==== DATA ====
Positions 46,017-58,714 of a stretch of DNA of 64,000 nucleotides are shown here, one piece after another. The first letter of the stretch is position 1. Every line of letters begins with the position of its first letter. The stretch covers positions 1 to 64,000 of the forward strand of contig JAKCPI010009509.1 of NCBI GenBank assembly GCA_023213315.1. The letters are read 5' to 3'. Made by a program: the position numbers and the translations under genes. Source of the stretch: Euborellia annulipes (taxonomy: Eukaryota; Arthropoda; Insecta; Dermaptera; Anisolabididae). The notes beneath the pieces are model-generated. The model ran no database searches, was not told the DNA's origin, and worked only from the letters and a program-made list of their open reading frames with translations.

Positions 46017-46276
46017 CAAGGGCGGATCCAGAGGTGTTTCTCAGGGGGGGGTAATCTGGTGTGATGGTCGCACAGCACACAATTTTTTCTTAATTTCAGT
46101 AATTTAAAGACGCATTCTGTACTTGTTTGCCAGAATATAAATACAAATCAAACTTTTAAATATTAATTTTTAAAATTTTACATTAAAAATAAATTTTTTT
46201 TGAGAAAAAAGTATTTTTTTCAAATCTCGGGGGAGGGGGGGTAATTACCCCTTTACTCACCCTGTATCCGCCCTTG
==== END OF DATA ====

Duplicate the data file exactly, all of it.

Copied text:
Positions 46,017-58,714 of a stretch of DNA of 64,000 nucleotides are shown here, one piece after another. The first letter of the stretch is position 1. Every line of letters begins with the position of its first letter. The stretch covers positions 1 to 64,000 of the forward strand of contig JAKCPI010009509.1 of NCBI GenBank assembly GCA_023213315.1. The letters are read 5' to 3'. Made by a program: the position numbers and the translations under genes. Source of the stretch: Euborellia annulipes (taxonomy: Eukaryota; Arthropoda; Insecta; Dermaptera; Anisolabididae). The notes beneath the pieces are model-generated. The model ran no database searches, was not told the DNA's origin, and worked only from the letters and a program-made list of their open reading frames with translations.

Positions 46017-46276
46017 CAAGGGCGGATCCAGAGGTGTTTCTCAGGGGGGGGTAATCTGGTGTGATGGTCGCACAGCACACAATTTTTTCTTAATTTCAGT
46101 AATTTAAAGACGCATTCTGTACTTGTTTGCCAGAATATAAATACAAATCAAACTTTTAAATATTAATTTTTAAAATTTTACATTAAAAATAAATTTTTTT
46201 TGAGAAAAAAGTATTTTTTTCAAATCTCGGGGGAGGGGGGGTAATTACCCCTTTACTCACCCTGTATCCGCCCTTG